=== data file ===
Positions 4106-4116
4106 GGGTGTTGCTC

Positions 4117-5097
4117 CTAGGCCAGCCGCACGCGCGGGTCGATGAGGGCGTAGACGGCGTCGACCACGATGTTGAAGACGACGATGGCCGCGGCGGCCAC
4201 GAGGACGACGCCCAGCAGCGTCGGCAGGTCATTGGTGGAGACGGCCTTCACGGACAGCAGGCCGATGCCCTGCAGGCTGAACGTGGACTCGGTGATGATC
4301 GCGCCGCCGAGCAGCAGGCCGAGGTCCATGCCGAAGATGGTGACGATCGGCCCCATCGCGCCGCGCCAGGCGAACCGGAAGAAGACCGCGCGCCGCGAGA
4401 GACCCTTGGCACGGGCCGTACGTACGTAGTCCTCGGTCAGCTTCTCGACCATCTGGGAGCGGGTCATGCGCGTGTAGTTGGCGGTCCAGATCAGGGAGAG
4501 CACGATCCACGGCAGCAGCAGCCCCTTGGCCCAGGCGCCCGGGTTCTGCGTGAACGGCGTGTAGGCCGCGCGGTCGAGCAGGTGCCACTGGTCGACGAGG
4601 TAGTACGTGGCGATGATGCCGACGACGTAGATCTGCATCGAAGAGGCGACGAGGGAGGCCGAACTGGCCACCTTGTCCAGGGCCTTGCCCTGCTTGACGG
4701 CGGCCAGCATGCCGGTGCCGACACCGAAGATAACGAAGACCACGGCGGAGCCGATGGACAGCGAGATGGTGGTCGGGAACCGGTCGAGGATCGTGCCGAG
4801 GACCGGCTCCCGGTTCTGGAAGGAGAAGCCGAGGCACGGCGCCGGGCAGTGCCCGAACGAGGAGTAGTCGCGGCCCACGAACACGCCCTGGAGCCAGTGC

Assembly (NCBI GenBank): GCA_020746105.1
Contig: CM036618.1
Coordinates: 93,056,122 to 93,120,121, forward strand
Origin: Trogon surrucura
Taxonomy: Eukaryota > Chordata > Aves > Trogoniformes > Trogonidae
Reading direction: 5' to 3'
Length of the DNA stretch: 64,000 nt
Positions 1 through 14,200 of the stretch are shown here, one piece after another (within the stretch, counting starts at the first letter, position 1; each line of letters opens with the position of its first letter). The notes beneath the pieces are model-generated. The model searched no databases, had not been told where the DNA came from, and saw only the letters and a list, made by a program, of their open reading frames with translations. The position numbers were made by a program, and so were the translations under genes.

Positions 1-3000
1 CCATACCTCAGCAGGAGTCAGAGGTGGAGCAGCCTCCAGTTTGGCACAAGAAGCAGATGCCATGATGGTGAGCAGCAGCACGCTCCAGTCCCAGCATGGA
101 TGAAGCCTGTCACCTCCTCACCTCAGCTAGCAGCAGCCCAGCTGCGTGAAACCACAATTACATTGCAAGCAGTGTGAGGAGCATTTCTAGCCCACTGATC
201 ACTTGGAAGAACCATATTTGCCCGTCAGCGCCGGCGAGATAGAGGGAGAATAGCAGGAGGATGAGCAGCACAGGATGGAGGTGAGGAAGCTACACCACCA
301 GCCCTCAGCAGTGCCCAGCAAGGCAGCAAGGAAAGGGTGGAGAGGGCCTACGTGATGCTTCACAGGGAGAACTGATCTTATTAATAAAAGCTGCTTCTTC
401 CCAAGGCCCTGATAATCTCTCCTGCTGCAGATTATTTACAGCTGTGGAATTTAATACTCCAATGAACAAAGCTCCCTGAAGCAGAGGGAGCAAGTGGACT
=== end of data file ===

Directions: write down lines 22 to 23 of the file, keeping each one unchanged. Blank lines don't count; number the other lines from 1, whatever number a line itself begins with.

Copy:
101 TGAAGCCTGTCACCTCCTCACCTCAGCTAGCAGCAGCCCAGCTGCGTGAAACCACAATTACATTGCAAGCAGTGTGAGGAGCATTTCTAGCCCACTGATC
201 ACTTGGAAGAACCATATTTGCCCGTCAGCGCCGGCGAGATAGAGGGAGAATAGCAGGAGGATGAGCAGCACAGGATGGAGGTGAGGAAGCTACACCACCA